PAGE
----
The issue of sex as exercise, however, has remained largely unexplored. “There are these myths,” including that sex burns at least 100 calories per session, said Antony D. Karelis, a professor of exercise science at the University of Quebec at Montreal who undertook a study, published in PLOS One in October, to look at how much energy is actually exerted during sex. “But nobody had tested” those assumptions.
To do so, Karelis and his colleagues recruited 21 young heterosexual committed couples from the local area and had them jog on treadmills for 30 minutes, while researchers monitored their energy expenditure and other metrics, in order to provide a comparison for the physical demands of sex. The scientists next gave their volunteers unobtrusive armband activity monitors that gauge exertion in terms of calories and METs, or metabolic equivalent of task, a physiological measure comparing an activity to sitting perfectly still, which is a 1-MET task. Then the scientists sent the couples home, instructing them to complete at least one sex act a week for a month while wearing the armbands, and to fill out questionnaires about how each session made them feel, physically and psychologically, especially compared with running on the treadmill.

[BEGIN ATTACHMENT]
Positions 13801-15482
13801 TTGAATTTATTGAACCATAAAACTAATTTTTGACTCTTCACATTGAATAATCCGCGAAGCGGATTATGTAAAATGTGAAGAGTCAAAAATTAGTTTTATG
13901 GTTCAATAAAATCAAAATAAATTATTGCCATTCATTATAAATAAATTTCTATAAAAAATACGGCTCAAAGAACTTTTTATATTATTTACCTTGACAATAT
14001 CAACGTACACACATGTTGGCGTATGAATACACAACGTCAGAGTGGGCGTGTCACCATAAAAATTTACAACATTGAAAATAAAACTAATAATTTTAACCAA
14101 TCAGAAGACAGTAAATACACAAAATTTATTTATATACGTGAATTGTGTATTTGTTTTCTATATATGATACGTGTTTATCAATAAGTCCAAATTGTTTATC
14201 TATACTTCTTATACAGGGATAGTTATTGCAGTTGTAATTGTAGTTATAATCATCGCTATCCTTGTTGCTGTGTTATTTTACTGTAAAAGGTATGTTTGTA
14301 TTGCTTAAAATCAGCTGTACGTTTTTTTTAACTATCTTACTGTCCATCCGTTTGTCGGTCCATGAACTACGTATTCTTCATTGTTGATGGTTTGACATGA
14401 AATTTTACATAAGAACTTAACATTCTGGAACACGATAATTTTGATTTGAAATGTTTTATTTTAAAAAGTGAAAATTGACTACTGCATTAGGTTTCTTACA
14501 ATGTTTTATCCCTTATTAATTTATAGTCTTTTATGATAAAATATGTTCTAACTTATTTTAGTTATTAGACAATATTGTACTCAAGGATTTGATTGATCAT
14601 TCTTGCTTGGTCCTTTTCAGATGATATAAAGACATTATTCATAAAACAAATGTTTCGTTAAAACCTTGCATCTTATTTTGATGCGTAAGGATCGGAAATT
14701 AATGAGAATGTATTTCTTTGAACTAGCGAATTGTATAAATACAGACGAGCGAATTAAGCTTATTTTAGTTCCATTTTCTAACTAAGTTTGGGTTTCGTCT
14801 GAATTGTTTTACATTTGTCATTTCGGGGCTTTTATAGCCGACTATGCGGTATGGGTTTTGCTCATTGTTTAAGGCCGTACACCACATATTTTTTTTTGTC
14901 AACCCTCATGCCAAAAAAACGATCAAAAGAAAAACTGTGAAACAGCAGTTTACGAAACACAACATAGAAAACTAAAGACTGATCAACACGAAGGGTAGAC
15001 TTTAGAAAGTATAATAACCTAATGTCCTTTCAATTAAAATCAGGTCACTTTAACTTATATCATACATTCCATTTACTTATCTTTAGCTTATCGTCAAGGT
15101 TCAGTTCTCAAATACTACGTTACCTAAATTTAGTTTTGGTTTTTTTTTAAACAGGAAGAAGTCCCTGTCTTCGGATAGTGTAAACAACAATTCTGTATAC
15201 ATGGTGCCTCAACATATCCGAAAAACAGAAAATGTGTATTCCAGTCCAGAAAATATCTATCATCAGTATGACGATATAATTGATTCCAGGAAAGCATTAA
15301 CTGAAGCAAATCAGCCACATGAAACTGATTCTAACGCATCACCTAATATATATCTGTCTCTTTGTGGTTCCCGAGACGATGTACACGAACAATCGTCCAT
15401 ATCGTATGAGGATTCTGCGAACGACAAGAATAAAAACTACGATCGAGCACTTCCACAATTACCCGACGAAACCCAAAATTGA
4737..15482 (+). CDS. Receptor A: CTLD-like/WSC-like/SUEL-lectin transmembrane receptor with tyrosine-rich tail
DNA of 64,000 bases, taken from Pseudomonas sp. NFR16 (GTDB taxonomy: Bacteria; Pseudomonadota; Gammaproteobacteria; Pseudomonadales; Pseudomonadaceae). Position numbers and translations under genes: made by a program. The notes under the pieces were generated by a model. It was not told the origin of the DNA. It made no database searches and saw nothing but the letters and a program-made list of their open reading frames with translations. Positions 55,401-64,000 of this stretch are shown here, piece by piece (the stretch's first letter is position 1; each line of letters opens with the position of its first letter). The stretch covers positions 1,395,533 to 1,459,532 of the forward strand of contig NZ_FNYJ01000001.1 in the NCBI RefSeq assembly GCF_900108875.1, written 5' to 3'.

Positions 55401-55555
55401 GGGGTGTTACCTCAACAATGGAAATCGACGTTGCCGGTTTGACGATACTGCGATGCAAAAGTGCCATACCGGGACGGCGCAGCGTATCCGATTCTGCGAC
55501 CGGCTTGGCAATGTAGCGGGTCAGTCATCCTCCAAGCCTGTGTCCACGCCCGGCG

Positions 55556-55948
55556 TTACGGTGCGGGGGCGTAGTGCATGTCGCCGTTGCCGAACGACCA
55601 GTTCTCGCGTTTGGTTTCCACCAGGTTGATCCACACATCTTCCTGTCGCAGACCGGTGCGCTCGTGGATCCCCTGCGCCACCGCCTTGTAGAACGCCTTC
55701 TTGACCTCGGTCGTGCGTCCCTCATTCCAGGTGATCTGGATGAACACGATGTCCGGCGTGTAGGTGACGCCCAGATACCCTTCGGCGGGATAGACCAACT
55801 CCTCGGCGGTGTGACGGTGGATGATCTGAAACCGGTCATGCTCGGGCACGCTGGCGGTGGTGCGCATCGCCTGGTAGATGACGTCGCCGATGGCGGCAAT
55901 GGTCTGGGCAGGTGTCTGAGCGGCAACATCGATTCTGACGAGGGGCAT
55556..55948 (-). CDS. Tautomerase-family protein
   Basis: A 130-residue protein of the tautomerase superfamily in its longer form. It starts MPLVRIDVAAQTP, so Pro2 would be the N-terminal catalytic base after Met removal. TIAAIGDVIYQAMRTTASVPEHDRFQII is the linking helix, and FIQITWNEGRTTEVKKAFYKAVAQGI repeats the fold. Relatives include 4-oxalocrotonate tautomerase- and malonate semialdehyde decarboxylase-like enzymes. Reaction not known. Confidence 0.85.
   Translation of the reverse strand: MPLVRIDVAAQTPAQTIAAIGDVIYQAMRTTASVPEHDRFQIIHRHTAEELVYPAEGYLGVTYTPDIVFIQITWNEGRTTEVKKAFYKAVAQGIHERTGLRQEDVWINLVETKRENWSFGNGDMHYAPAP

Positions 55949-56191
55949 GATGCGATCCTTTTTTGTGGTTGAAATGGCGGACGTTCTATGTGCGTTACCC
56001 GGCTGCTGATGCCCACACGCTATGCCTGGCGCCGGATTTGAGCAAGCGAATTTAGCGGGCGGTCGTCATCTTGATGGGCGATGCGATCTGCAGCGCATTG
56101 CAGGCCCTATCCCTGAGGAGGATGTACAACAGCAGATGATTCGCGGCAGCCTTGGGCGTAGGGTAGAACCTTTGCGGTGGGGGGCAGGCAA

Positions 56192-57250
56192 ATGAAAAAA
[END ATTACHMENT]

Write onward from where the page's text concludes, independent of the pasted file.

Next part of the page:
When the researchers analyzed all of the resulting data, it was clear, Karelis said, that sex qualified as “moderate exercise,”
Over all, the data reveal that “sex can be considered, at times, a significant exercise,” Karelis said, worth encouraging in people who otherwise balk at working out. Ninety-eight percent of Karelis’s volunteers reported that sex felt more fun than jogging. The other 2 percent, I suspect, will be back in the dating market soon.